In addition to allowing your child to help use the food cutters and placing food on the plate to decorate it, they could try to recreate it again, such as holding the food “hat” up to their own head to encourage touching closer to their face. The placemats have fun designs and places to draw on it. I would encourage drawing with food for more interaction, using dipping sauces, food pieces or crumbs to “color” in the blank spaces. Those are just some beginning ideas to start off the creativity and exploration with your children. (But, please remember that you are creating an environment of trust, so be sure to read your child’s cues and not push too far.)

Leslie is a mother of three, including one that she describes as a picky eater. She wanted to make healthy eating fun, so used her artistic background and love for creativity to do just that. Her children will eat new foods with the playful way they are displayed on her plates. She’s also heard that other children are doing the same thing with her products. “Parents are amazed at how excited their children are to eat what is on their plate. It just makes mealtime happy,” says Leslie. Dylbug has an Instagram feed of photos of ideas from Leslie and other parents who are using Dylbug’s products. Leslie said, “Parents are so proud of what healthy ideas they create. It’s a great way for everyone (including me) to get ideas and support on how to feed our children.”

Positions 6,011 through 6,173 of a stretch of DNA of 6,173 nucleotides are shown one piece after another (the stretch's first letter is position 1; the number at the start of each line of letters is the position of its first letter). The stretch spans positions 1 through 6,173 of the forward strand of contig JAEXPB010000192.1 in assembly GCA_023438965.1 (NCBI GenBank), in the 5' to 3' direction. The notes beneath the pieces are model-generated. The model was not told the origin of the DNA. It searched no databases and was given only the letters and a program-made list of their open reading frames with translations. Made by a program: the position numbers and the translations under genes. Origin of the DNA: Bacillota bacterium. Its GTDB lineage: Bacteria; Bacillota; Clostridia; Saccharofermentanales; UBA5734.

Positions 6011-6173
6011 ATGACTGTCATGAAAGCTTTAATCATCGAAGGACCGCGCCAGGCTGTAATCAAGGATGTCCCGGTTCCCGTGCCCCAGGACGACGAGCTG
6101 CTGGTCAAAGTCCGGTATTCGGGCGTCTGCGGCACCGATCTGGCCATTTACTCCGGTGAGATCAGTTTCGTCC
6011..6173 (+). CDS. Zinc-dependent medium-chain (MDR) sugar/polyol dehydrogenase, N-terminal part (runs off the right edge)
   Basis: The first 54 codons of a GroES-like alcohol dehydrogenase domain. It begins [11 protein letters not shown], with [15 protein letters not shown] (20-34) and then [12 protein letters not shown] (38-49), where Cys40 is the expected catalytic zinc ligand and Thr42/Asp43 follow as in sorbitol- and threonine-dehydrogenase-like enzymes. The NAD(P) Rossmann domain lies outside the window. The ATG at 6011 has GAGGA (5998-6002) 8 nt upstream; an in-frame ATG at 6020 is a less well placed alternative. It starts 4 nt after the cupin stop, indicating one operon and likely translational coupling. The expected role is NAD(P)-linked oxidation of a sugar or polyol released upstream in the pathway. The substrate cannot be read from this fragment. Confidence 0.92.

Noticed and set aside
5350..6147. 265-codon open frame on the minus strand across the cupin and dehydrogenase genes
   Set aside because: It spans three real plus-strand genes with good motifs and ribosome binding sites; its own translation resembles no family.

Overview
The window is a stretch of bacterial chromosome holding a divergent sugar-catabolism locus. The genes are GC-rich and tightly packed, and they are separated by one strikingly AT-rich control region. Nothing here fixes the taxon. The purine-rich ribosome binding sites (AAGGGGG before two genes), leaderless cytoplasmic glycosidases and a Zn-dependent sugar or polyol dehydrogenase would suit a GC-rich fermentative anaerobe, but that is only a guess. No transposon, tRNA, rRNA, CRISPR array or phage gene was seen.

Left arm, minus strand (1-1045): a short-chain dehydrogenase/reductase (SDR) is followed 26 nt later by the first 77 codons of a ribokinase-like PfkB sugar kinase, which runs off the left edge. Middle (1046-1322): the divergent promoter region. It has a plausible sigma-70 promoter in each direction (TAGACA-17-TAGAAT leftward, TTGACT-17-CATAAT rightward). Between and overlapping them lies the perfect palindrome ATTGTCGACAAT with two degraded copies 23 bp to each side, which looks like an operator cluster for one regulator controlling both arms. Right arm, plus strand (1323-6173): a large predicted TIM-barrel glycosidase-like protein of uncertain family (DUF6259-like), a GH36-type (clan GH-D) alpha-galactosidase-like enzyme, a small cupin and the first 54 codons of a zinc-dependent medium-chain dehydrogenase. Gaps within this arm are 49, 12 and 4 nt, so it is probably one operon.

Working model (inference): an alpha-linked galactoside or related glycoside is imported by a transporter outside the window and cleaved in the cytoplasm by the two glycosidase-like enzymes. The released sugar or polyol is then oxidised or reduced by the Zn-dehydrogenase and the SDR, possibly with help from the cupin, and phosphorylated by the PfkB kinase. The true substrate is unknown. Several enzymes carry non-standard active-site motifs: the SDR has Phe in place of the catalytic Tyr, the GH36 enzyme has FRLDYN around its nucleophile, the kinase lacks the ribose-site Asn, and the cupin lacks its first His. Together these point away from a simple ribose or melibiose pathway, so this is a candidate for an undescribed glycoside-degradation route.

Dylbug is a Utah-based company that started about a year ago. Dylbug products are currently only sold online at dylbug.com, but Leslie is hoping that in the near future she can start selling in local boutiques. You definitely need to check out all the fun and creative dress-up designs that can be customized with hair, skin color, names and the car or train designs with matching food cutters and placements. At least follow dylbug on Instagram to be inspired for food exploration to make mealtimes enjoyable and fun for everyone!

If your child continues to struggle to eat, please read my blog post, “When Does Picky Eating Become a Problem?” to determine if your child may benefit from feeding therapy or further professional intervention. I offer feeding therapy services in children’s homes in Utah in Weber-Davis-Morgan counties. Happy exploring, creating and eating!